By Ed Karvoski Jr., Contributing Writer
Marlborough – Appropriately scheduled Oct. 31, seniors at Marlborough High School (MHS) began Halloween morning by learning how to avoid the scary consequences of poor budgeting as they were treated to the 11th annual Reality Fair.
Organized by the Marlborough Rotary Club, with assistance from the MHS chapter of Business Professionals of America and the Marlborough Regional Chamber of Commerce, this financial lesson was designed as an interactive game. Students selected a career and received play money as a one-month salary.
With “cash” in hand, they visited representatives from about 25 businesses. They also took two mandatory spins at the Wheel of Fortune, which was manned by Dave Brower, transportation division manager of Mark’s Moving & Storage.
“They always expect something bad to happen, but frequently something good happens for them,” he said.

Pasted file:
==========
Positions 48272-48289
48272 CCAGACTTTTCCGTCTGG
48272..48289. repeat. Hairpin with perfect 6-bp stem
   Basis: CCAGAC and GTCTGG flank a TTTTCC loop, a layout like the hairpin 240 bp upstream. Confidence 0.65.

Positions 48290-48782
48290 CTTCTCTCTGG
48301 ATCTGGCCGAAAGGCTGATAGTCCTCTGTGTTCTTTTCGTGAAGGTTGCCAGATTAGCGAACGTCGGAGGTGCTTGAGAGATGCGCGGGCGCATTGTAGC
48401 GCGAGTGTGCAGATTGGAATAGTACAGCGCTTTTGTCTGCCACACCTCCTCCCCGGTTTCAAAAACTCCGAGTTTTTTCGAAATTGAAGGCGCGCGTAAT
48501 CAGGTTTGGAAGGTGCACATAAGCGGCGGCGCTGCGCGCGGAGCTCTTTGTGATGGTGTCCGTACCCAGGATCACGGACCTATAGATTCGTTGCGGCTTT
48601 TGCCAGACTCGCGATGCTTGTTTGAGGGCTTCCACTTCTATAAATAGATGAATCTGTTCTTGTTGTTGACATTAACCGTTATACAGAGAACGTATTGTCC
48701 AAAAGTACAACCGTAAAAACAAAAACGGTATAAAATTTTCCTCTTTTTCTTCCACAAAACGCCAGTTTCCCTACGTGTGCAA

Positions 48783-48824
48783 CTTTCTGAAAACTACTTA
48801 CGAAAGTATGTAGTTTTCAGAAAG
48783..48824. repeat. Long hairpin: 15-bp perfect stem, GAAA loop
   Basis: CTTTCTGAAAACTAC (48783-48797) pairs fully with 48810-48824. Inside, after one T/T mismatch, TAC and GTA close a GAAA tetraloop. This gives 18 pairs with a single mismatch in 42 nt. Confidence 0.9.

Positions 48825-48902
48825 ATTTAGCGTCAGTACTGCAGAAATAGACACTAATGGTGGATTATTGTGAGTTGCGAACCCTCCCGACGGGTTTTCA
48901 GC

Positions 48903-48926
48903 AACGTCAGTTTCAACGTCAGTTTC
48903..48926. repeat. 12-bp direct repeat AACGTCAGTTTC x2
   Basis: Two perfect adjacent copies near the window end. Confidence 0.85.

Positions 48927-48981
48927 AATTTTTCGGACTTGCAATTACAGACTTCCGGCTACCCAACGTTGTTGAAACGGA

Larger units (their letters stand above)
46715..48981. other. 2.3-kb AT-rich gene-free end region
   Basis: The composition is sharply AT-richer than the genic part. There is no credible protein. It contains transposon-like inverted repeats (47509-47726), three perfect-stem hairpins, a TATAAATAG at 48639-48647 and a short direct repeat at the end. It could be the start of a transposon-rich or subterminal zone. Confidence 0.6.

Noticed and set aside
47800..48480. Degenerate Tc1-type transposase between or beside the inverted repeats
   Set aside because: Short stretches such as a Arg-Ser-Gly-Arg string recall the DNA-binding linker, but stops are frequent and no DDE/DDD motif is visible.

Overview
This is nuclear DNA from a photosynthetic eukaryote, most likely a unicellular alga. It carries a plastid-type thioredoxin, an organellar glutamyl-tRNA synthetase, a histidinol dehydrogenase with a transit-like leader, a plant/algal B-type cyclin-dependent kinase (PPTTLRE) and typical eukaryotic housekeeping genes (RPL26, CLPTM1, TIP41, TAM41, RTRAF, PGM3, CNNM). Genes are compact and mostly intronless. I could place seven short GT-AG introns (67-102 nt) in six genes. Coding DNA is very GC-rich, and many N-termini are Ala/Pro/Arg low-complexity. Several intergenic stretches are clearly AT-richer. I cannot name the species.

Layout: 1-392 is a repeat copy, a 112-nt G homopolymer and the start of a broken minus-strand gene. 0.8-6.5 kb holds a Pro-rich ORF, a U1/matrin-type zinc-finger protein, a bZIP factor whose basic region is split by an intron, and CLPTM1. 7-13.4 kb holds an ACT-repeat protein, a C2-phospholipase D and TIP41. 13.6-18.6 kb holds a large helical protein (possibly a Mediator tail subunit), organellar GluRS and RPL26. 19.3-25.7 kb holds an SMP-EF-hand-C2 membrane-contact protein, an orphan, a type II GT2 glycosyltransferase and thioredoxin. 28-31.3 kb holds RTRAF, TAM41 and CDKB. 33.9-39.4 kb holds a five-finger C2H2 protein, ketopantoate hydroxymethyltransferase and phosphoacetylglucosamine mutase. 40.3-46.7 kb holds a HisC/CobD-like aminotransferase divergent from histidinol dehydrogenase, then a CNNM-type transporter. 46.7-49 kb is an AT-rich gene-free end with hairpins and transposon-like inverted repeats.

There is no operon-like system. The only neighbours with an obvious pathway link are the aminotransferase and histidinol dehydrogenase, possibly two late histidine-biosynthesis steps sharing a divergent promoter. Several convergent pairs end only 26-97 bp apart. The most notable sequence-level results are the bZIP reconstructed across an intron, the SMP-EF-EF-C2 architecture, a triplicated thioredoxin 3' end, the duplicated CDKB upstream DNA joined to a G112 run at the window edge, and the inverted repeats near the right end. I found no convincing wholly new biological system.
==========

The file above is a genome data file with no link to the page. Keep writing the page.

David Hill was lucky at the wheel. His spin landed on “Lottery Win: $1,000.”
“I’m going to Vegas,” he proclaimed.
Elizabeth Cronin was less fortunate. Her spin landed on “Auto Repair: $700.” She had only $200.
“I’m in debt, so I’ll have to borrow $500 from the bank,” she said.
A number of students got advice on borrowing from Martin O’Sullivan, assistant vice president and mortgage consultant at Marlborough Savings Bank.
“I stress the reality of credit,” he noted. “If you don’t pay on time every month, you may not be able to get another loan or even a credit card down the road.”
Students who were shopping for a vehicle surprised Peggy Sheldon, the Rotary Club vice president.
“They’re not looking at the cars’ years or the mileage on them; it’s solely about what they look like,” she relayed. “Some of them should probably use public transportation.”
Students gave their ledgers to a credit counselor to ensure they successfully completed the game. Among the volunteers acting as a credit counselor was Carol Turner, who felt that most students did well at managing a budget.
“They’re not spending a lot of money on the extra things,” she said. “I’ve only had one student who needed to go back for a loan. The rest have had anywhere from $50 to $100 dollars left at the end of the month. I’m impressed with them.”